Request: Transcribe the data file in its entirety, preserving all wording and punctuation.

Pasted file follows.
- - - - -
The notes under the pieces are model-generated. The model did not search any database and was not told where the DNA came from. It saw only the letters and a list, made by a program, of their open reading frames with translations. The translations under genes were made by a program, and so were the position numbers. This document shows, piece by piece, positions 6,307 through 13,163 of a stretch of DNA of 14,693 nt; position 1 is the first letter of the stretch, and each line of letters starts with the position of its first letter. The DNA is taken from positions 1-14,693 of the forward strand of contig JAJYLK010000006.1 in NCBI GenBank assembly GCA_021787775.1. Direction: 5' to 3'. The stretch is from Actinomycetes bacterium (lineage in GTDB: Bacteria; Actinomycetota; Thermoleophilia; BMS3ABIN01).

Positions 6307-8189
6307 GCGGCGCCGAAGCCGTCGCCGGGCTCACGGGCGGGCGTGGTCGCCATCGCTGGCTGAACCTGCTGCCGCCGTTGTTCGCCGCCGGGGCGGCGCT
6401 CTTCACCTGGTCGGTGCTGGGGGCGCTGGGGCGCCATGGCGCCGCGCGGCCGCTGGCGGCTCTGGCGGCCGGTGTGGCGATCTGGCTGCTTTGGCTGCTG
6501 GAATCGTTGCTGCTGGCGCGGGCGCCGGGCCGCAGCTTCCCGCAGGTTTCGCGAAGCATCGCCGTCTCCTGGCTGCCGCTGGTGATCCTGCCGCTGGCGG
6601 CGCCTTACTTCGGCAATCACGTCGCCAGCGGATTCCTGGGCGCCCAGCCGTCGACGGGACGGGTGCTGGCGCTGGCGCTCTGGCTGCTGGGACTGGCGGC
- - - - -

The notes under the pieces are model-generated. The model did not search any database and was not told where the DNA came from. It saw only the letters and a list, made by a program, of their open reading frames with translations. The translations under genes were made by a program, and so were the position numbers. This document shows, piece by piece, positions 6,307 through 13,163 of a stretch of DNA of 14,693 nt; position 1 is the first letter of the stretch, and each line of letters starts with the position of its first letter. The DNA is taken from positions 1-14,693 of the forward strand of contig JAJYLK010000006.1 in NCBI GenBank assembly GCA_021787775.1. Direction: 5' to 3'. The stretch is from Actinomycetes bacterium (lineage in GTDB: Bacteria; Actinomycetota; Thermoleophilia; BMS3ABIN01).

Positions 6307-8189
6307 GCGGCGCCGAAGCCGTCGCCGGGCTCACGGGCGGGCGTGGTCGCCATCGCTGGCTGAACCTGCTGCCGCCGTTGTTCGCCGCCGGGGCGGCGCT
6401 CTTCACCTGGTCGGTGCTGGGGGCGCTGGGGCGCCATGGCGCCGCGCGGCCGCTGGCGGCTCTGGCGGCCGGTGTGGCGATCTGGCTGCTTTGGCTGCTG
6501 GAATCGTTGCTGCTGGCGCGGGCGCCGGGCCGCAGCTTCCCGCAGGTTTCGCGAAGCATCGCCGTCTCCTGGCTGCCGCTGGTGATCCTGCCGCTGGCGG
6601 CGCCTTACTTCGGCAATCACGTCGCCAGCGGATTCCTGGGCGCCCAGCCGTCGACGGGACGGGTGCTGGCGCTGGCGCTCTGGCTGCTGGGACTGGCGGC